I can't think of a favorite word off the top of my head, but I will stop the flow of conversation embarrassingly often to congratulate people on the choice of excellent words. My junior high students do it to impress me, I think... it's especially good when they bust out a nice vocabulary word from earlier in the year. (Smoldering was one a girl used once to describe a character, with a little smirk of pride on her face.) I tend to like words like "however" and "thus"; words that don't have an intriguing meaning, but nevertheless (there's another) add flavour to sentences while still being organic.

    I study/teach Latin, and I have a few favourite words from that language. One of them is nequiquam ("in vain"; nicely dramatic). Another is quadrupidens, a participle which means "galloping" and is almost onomatopoeic. I also giggle every time I come across "clam" which means "secretly".

    I used to start all my stories with "okay, so..." Therefore, I think "so" is a word I tend to overuse (I just had to consciously replace one with "therefore"). Sometimes I'll dangle sentences with it and then hate myself. ex. "I just put them over there, so..." When I write, embarrassingly enough, I catch myself writing "whispered" and "murmured" as dialogue tags far too often.

    I really hate the c-word, and I'll agree with you about the f-non-sexual word. Ugh. Makes me feel disgusting every time I utter either of them (which is rarely). Usually words bother me less than names, though. My mum and I sometimes will go through random names and approve or disapprove of them based on the way they sound. (Saint books are the best for unusual names). My least favorite name ever is Ashley, based on the sound and the connotations (Ashley Wilkes anyone? ugh) I apologize to anyone named Ashley who might read this. :)

    I spent five years in the UK for uni, so half the time when I write it's American and the other half, it's British. My favorite British dialect words are "fancy," as in "I fancy so and so," because the American "like" is just so... blah. I also love the British "whilst" but I feel a bit pretentious sometimes using it in America.

  • aquillia

    Oh my goodness, apologies for the ridiculously long comment.

  • Mrs. Julien

    Never apologise for wordiness, loquaciousness, or even occasional bouts of prolixity, but try to avoid bloviating [wink]. It is Pajiba, after all.

  • aquillia

    See, loquaciousness would be one of those words I would congratulate you for using!

  • kirbyjay

    I'm loving the "bloviating". That is one fine word!

  • Return of Santitas

    I do not have a favorite word.

    I do have an unfavorite: bespoke. I am an American living in the UK and everything here is "bespoke". It makes me simmer with annoyance (I originally wrote "boil with rage" but I'm working on my hyperbole issues).

    I say the word "really" WAY too much in all its various contexts, but I pronounce it "rilly" and hate myself every time. In writing I way overuse the words "however" and "particularly".

    Regional saying? Got to be "you can't get there from here". Or, if you must, "you cahn't get theah from heah".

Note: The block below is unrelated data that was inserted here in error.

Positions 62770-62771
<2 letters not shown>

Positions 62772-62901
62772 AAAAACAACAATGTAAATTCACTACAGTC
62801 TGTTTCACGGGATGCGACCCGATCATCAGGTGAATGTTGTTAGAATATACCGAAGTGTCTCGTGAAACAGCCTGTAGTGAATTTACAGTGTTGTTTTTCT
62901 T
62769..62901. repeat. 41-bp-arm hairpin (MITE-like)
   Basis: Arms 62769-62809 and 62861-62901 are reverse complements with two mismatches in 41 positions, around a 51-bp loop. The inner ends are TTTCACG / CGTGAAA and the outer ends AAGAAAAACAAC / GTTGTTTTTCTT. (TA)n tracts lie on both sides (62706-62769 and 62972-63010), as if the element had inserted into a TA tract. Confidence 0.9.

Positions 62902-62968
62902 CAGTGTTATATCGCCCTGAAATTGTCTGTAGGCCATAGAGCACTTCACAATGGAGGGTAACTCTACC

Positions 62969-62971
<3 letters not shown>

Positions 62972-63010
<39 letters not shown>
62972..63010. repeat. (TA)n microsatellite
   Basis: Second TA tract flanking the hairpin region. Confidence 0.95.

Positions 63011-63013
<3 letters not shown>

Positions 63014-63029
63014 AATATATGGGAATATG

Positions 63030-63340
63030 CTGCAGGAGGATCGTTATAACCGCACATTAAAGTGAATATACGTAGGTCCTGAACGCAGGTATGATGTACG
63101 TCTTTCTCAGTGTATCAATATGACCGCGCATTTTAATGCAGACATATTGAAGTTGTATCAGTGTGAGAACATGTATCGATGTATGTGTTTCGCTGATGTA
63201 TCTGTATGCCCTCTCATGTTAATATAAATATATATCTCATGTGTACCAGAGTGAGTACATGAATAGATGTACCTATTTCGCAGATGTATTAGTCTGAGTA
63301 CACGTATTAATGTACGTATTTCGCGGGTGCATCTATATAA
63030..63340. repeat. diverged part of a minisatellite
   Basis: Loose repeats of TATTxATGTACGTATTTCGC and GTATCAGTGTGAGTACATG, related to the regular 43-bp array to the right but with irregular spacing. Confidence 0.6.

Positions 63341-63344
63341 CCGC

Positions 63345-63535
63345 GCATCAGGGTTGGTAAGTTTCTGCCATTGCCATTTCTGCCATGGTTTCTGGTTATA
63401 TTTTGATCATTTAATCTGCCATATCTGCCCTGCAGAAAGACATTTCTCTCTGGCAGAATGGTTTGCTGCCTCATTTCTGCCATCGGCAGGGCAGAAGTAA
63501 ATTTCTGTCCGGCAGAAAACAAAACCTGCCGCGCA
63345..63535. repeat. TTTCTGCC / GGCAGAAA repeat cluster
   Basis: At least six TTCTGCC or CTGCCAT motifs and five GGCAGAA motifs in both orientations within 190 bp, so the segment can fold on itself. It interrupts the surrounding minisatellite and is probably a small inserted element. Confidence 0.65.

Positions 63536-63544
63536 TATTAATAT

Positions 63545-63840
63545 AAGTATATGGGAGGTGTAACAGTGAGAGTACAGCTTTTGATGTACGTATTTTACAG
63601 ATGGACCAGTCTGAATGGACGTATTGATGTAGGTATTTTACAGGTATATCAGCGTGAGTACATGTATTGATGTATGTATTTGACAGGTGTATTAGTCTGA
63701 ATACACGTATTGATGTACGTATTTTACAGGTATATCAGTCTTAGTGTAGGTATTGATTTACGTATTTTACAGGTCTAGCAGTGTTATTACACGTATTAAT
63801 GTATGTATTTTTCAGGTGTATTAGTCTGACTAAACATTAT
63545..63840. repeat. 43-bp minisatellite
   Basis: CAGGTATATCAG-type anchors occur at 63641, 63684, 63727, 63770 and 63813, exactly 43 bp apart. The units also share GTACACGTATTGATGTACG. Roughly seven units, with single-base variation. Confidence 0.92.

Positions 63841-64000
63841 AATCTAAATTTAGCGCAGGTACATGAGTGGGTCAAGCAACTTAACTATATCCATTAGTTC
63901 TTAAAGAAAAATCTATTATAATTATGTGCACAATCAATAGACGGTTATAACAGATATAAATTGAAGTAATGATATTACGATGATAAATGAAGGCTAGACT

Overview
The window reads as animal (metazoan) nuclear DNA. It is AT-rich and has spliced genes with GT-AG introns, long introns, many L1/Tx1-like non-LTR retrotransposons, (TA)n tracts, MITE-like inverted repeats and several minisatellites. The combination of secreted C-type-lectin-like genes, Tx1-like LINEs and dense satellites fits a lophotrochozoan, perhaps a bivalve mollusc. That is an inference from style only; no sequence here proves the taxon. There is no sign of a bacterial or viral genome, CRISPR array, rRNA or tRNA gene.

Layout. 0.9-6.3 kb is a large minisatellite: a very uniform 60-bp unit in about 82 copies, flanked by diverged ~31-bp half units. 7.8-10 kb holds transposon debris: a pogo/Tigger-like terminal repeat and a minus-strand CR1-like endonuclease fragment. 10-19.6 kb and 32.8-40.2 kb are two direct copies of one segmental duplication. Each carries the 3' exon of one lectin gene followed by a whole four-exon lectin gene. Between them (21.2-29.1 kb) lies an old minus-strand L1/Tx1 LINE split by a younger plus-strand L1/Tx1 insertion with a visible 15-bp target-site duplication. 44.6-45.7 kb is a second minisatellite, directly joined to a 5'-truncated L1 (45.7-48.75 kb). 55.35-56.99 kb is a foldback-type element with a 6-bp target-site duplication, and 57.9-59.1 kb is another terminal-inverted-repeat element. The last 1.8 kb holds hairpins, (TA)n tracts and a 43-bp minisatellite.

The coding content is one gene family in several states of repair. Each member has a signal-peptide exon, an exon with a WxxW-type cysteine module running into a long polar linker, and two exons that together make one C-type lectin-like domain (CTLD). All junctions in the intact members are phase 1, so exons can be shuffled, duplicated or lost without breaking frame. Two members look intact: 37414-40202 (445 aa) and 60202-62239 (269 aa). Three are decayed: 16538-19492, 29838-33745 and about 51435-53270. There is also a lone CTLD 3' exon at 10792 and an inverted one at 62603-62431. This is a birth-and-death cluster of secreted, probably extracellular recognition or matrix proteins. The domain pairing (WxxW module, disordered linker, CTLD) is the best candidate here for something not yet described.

• kirbyjay

    You must be from Maine

  • Return of Santitas

    Forgot my favorite word in a foreign language. It's the Scottish word "shoogle", as in, "The remote control isn't working." "Shoogle it around a little".

  • Favorite word in English: Exsanguinate. Not a lot of people I run into know what this means, but they know it sounds like something you don't want to have happen to you.

    Favorite word in a foreign language: Fais-do-do. Because who doesn't like a party? I like Cajuns, they're like Francophone daywalkers; all of the French strengths, none of the French weaknesses.

    Least favorite word: Taxes. This should be self explanatory.

    Word you over-use: Sweetheart. This has probably been applied to every woman I've ever run into since I was old enough to drink, except my mother. And my co-workers, because we had one of those godawful HR sensitivity classes a while back and they specifically mentioned not doing that. It'd be either that or 'decent.' Which I use as a catch-all word meaning anything that is entirely acceptable while at the same time not really being worth raving over.

  • Maguita NYC

    Fais dodo in Cajun means to... party? Motherefffer! Wish my nanny was Cajun instead of just plain old-world French (Provence), for the mean %6?#@@ who raised me kept repeating all through my childhood "Maguita! Fais dodo!!!" Which means go to sleep. Lord I HATED sleep!

  • More precisely it's a dance party. The kind usually held outside, or in the kind of structure where there is not a whole lot of difference between 'inside' and 'outside.'

  • Maguita NYC

    Can you imagine if before this I'd been invited to a Fais do-do and looked at the person with horrified horrendous horror?

  • Mrs. Julien

    Does it mean bleed out?

  • It does, although it can also have connotations of having had said blood removed by a third party. I first heard Scully use it in an episode of the 'X-Files' and it stuck in my memory as it was the first time I'd ever heard someone use a word on TV that I had to look up.

  • DataAngel

    Favorite words in my native language: tintinabulation, cattywampus, ejaculated (when used to describe speech: "Holmes!" I ejaculated.)

    I also really like saying "Roddy Woomble". It's got a "cattywampus" feel to it.

    Favorite foreign: Fremdschamen, Schadenfreude, Weltschmerz, Treppenwitz.

    Word I overuse: Dude.

    Words I hate: panties, moist, regurgitate, lips

    I can't actually think of any phrases that are region-specific. At least not specific to the region I live in (Baltimore City, Maryland -- anyone with suggestions?) I live with a Canadian and have picked up some of his phrases, and we both watch a lot of British TV so there's a lot of those phrases that get tossed around. Maybe if I actually left the house and communicated with those around me I'd know some regional phrases.

  • Feralhousecat

    Favorite Word: Ubiquitous
    Least favorite word: Throb
    Favorite non-native: Deja Vu
    Word I overuse: Nope

    Least favorite regional phrase: Phoenix, Arizona: "real-ass"